Once upon a time this part of summer, especially August, was known as the dog days. Everything slowed w-a-y d-o-w-n like a snoozing hound. Schools were out. So was the sun. Make that Sun. Everyone, it seemed, was on vacation or about to be. Including those slow-motion clowns in Washington.
The definition of important news changed too during those somnolent summer weeks. I once wrote a newspaper story about a dog that found his owner’s missing wallet and brought it home. On one humid August afternoon, that made the front page.
You may have noticed things have changed. News happens fast now. Very fast. Too fast. Every day. Every hour. No. Every minute.
It’s no longer a stream. It’s a flood, a never-ending torrent delivering events to us and ripping them past us so quickly that it’s often impossible to discern their shape, let alone their meaning. If there is any.
Once, you mailed someone a message and were content to hear back in a few days, perhaps a week. Now, 30 minutes for an email reply is an eternity. And annoying. Also confusing. Often requiring an apology — “Sorry, I was in a meeting.”
Who can keep track at that pace of what’s important and what’s not?
Many Americans have simply dropped out. Oh, they catch snippets of news here and there. Those pieces are delightfully devoid of context, require little thought and go down easily.
Many others, however, have become so overwhelmed by everything, they’re just trying to stay afloat in an age of instantaneous everything — news, denials, shame, outrage. Lots of that. They grasp onto one line of thought as if it’s a log floating by in the floodwaters, and they hang onto it for dear life.
Nothing will convince them to let go, not even facts. The president is valiantly draining the swamp. He’s doing exactly what he said he would. Donald Trump shouldn’t be president. He’s an insane liar.
Both sides see in him what they want. The media see guaranteed clicks and viewers for virtually anything Trump-related. The more stark the coverage, the better it is for business and media adrenaline.
For someone who originally claimed not to be a politician, Trump read the 2016 voters better than anyone. He knows how to play to his crowd and troll the others, especially media.
He earns guaranteed attention from virtually anything he says or does, no matter how outrageous or false. Or especially because it’s outrageous or false.
He knows that every GOP primary candidate he endorsed recently has won. And he knows that so far — and it’s more than three years already — he’s paid no price for his, uh, unconventional behavior. That may not be sufficient for reelection, but that’s two years distant.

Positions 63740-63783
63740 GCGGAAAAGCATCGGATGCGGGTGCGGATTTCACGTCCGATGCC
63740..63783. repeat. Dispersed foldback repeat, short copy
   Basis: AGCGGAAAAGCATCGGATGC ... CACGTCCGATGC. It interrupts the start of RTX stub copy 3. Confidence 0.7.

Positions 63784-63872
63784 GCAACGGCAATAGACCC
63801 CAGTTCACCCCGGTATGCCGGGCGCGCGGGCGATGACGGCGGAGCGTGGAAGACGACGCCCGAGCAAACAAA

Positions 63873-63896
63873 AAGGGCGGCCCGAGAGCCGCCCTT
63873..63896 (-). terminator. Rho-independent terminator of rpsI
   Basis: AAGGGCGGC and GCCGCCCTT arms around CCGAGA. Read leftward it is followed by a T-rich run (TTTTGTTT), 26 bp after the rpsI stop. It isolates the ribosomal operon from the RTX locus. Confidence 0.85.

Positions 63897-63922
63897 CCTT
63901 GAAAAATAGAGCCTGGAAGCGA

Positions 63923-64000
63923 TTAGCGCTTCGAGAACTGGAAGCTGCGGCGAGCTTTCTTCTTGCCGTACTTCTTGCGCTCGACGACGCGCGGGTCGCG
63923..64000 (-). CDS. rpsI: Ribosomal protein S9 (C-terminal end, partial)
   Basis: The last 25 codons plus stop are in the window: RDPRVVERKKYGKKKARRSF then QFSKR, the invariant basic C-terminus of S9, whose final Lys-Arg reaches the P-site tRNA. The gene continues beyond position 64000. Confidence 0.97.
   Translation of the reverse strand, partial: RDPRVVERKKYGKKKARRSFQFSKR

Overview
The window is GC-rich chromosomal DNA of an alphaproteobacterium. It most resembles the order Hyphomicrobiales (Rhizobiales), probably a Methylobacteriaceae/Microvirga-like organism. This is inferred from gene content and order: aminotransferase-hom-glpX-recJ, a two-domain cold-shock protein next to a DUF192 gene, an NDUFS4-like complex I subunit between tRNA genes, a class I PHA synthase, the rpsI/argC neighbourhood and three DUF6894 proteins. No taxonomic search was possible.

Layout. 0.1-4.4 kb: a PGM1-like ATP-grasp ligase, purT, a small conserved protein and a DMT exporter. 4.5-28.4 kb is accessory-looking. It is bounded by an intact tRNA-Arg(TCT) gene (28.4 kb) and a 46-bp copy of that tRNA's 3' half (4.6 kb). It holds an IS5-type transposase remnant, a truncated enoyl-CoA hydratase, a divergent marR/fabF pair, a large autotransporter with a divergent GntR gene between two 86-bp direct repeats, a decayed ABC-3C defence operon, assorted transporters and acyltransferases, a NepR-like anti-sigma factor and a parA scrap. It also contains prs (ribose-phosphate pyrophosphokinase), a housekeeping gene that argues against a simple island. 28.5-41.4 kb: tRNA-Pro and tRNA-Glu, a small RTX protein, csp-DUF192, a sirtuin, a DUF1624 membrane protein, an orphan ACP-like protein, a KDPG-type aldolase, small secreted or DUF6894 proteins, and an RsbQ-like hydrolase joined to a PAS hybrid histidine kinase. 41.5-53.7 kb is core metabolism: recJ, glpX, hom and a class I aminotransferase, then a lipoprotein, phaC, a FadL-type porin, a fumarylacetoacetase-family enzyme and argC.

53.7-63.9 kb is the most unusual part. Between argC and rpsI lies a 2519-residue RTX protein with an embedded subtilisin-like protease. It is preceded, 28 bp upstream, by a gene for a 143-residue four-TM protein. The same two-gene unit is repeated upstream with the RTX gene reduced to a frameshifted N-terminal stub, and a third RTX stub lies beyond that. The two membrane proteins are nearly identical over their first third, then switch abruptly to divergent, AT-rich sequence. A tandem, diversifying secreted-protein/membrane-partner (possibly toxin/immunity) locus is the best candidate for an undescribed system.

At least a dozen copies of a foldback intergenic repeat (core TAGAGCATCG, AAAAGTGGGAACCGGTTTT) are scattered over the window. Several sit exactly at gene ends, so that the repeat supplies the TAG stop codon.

And, by the way, an important election is coming in just 14 weeks. So both camps — Republicans led by the president and Democrats led by who-knows — have every incentive and possibly as much as a billion dollars to divide the country as sharply as possible into supporters, opponents or worse.
It looks like that’s working. A Pew Research Center survey finds Americans increasingly polarized, especially over once highly-respected national institutions such as the FBI.
So, let’s take a deep breath or three. And look around for some midsummer context. It’s not perfect, but considerably better than you might think.
The economy is growing soundly, 4.1 percent in the second quarter on an annualized basis, the Commerce Department says. Jobs are growing. So is consumer spending after a stagnant winter.
More importantly, just as the unorthodox Oval Office occupant predicted when signing tax cuts last December, business investment has surged — to a whopping 9.4 percent annualized pace, which augurs more hiring to restock inventories and more consumer spending.
The quarreling House of Representatives has left town until September.
It’s not Victory Korea Day yet. But no missile launches in many months. As Pyongyang promised during the Singapore summit, it is returning allied remains from the Korean War, and satellite photos confirm Kim Jong-un is dismantling a major rocket test site.
Scientists announced some hopeful progress in the 35-year hunt for a vaccine to prevent AIDS, which has killed 35 million already and about 2,700 more every day.
A Minnesota man the other day captured a photo of one female duck cruising across a pond with 76 ducklings furiously paddling along behind. It seems mergansers leave their wee ones with an experienced mom while they forage for food, a kind of ducky day care.
That’s a summertime smile story that belonged on many front pages, though obviously not as good as a dog recovering his master’s wallet.